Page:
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India set to take up clean coal technologies in a big way

A recent article in India’s Economic Times (link below) highlights the drive by the Indian government to deploy clean coal technologies, according to Shusheel Kumar (pictured), the Secretary of the Coal Ministry. Shareholders will know Mr Kumar as the sponsor of the current review of our project by NITI Aayog.

The main objective is energy security. The secondary objective is affordability.

Energy security essentially comes down to the security of supply and reliability.

Security of supply entails developing domestic coal resources and reducing reliance on imports.

Reliability entails the development of robust mining operations and supply chains, which requires significant rail and storage networks (we previously highlighted the supply issues here).

Affordability entails targeting the lowest-cost resources first.

The article below zeros in on the current role of coal in India’s energy mix and its trajectory through to 2040.

Coal power generation in India:

  • Accounts for 73% of electricity production
  • 125 gigawatts capacity (2012)
  • 330-441 GW planned (2040)
  • Increased coal-fired capacity of between 260% and 352% by 2040

Coal represents 55% of India's primary energy supply (2015-16) and is expected to remain at 48-54% through to 2040, despite substantial planned increases in wind and solar.

Our take on this?

Firstly, let’s be clear. There’s no such thing as clean coal. But there is ‘cleaner’ coal.

The term ‘clean coal’ is a lay ‘catchall’ given to any technology that results in lower emissions than would otherwise be achieved from ‘traditional’ coal utilisation technologies.

Case in point; ‘subcritical’ coal-fired power stations operate at around 1100 degrees Celsius. New ultra-supercritical power stations, or high-efficiency, low-emission (HELE) power stations, operate at higher pressures and temperatures. The result is fewer emissions per unit of electricity.

  • Sub-critical, at 550C and <3200psi is 33-37% efficient.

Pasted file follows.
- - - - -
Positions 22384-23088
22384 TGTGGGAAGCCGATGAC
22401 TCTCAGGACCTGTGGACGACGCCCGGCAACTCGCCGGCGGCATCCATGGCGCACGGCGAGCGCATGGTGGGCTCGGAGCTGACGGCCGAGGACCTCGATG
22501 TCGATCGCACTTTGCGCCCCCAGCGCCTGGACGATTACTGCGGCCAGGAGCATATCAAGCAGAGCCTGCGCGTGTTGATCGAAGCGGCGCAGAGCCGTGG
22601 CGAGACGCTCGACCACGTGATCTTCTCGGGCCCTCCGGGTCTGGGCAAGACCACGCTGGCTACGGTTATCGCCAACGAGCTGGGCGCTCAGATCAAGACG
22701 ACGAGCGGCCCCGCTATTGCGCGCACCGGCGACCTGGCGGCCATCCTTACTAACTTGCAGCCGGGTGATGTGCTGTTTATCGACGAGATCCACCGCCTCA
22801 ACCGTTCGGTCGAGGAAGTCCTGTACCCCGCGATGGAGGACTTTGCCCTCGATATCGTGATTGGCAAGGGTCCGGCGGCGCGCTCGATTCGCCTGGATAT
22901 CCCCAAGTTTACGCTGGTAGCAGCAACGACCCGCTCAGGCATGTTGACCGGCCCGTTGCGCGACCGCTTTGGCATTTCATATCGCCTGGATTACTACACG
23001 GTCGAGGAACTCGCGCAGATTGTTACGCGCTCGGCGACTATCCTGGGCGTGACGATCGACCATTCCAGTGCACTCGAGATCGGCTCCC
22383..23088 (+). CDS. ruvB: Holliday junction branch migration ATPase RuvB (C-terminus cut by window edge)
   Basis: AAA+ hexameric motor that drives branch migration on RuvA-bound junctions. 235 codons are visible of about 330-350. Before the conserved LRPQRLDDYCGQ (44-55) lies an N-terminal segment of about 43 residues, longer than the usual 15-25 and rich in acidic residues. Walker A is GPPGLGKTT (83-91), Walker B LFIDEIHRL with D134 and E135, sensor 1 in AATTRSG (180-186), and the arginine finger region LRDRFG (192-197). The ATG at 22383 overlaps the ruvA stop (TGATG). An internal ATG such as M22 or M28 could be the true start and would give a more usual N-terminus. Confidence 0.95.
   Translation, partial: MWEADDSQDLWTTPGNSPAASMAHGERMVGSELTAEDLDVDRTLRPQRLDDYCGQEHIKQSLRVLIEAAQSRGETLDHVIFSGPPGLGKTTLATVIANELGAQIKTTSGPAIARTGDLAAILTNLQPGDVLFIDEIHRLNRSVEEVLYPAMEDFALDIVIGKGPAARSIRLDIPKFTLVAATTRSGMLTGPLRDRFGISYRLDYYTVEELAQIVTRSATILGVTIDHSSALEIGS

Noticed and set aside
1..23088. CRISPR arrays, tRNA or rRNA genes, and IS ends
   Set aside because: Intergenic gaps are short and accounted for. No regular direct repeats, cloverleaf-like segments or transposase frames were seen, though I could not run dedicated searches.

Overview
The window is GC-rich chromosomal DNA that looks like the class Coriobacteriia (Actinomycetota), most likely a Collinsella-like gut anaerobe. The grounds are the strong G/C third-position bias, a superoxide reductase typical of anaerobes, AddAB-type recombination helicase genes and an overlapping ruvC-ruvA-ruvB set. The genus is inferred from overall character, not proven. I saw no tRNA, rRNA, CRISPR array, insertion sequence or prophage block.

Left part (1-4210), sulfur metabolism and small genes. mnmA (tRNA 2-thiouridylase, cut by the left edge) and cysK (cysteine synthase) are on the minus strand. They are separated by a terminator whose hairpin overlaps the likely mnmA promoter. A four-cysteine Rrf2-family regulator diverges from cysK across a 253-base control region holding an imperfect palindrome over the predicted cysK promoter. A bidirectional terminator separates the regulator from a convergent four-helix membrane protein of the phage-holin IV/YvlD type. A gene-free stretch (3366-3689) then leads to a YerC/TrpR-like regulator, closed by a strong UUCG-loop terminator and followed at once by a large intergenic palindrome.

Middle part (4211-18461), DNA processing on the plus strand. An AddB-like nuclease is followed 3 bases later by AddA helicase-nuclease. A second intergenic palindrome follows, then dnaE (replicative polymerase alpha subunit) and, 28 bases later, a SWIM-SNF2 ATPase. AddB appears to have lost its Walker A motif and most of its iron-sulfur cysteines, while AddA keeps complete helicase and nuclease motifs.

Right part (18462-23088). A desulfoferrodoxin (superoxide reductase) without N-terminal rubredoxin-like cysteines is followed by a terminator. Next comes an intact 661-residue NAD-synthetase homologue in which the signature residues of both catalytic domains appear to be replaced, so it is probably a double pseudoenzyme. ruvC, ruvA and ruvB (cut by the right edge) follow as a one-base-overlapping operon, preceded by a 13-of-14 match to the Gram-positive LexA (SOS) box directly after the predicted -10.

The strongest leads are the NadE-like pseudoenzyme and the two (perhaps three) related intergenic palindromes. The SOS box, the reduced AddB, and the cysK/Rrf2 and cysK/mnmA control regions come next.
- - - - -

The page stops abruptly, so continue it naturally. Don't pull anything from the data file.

• Supercritical, at ~560C and ~3600psi is 37-40% efficient.
  • Ultra-supercritical, at 700-720C and 5,300-5,600 psi, reach efficiencies of 44-46%.

What does this ‘efficiency’ measure mean?

Simply, it’s a measure of how much fuel is turned into usable energy. The rest of the energy is either used within the system to overcome inertia or lost as heat. Remember, fossil fuels contain stored potential energy within their chemistry. Converting that chemical energy into thermal, then into kinetic to produce electrons involves losses at each conversion point.

Higher efficiency means less coal is required to make the same amount of electricity, and therefore the emissions per unit of electricity are lower.

There are other distinctions when discussing types of emissions. There are the emissions that we can see and which affect air quality and health – particulate matter, sulphur oxides (SOx), nitrogen oxides (NOx)s, and toxic compounds such as benzene, toluene, xylene and formaldehyde. Then there is CO2, the colourless, odourless gas that is harmless to our physiology at levels even 100 times the current atmospheric concentration.

Suffice to say, when fossil fuel is combusted, there will always be some exhaust products. The amount depends on the fuel composition and the efficiency of combustion. Methods to mitigate certain emissions have been long established. Fuel selection, such as low sulphur coal. Better engineered plant, reducing NOx emissions. Electrostatic precipitators to catch particulate matter.

The problem is CO2. The cost of carbon capture and storage (CCS) is expensive at an estimated USD78 per tonne of CO2 (Global CCS Institue).

There are no affordable post-combustion CO2 solutions.

The only way for black coal to lower its CO2 intensity is to burn it more efficiently in a HELE power station or add-on CCS. A lifecycle analysis of greenhouse gas emissions shows a 20% reduction can be achieved by switching to ultra-supercritical HELE technology.

Conversely, due to its high moisture content, brown coal can't be used in a HELE power station unless it's dried first.

Our Coldry process can cost-effectively reduce the moisture content of brown coal, slashing its CO2 intensity by between 43% and 62% compared to traditional usage.

Coldry is a gateway enabler to lower CO2 intensity from electricity production and higher-value products through conversion to liquids, gas and chemicals.

The added benefit is Coldry’s synergy with our Matmor process, opening the way for the use of low-value brown coal in iron and steel production, supporting India’s national development objectives.

Read more below...

Coal India to take up clean coal technologies in a big way

By Debjoy Sengupta

KOLKATA: Coal IndiaBSE -1.73 % would be taking up clean coal technologies like coal to liquid, coal to poly-chemicals and coal to methanol in a big way, said coal secretary Susheel Kumar.

Gopal Singh, acting chairman at Coal India, said, “The Indian energy sector is on the cusp of transformation and coal-based power generation shall go up.”

SourceGopal Singh: Coal India to take up clean coal technologies in a big way - The Economic Times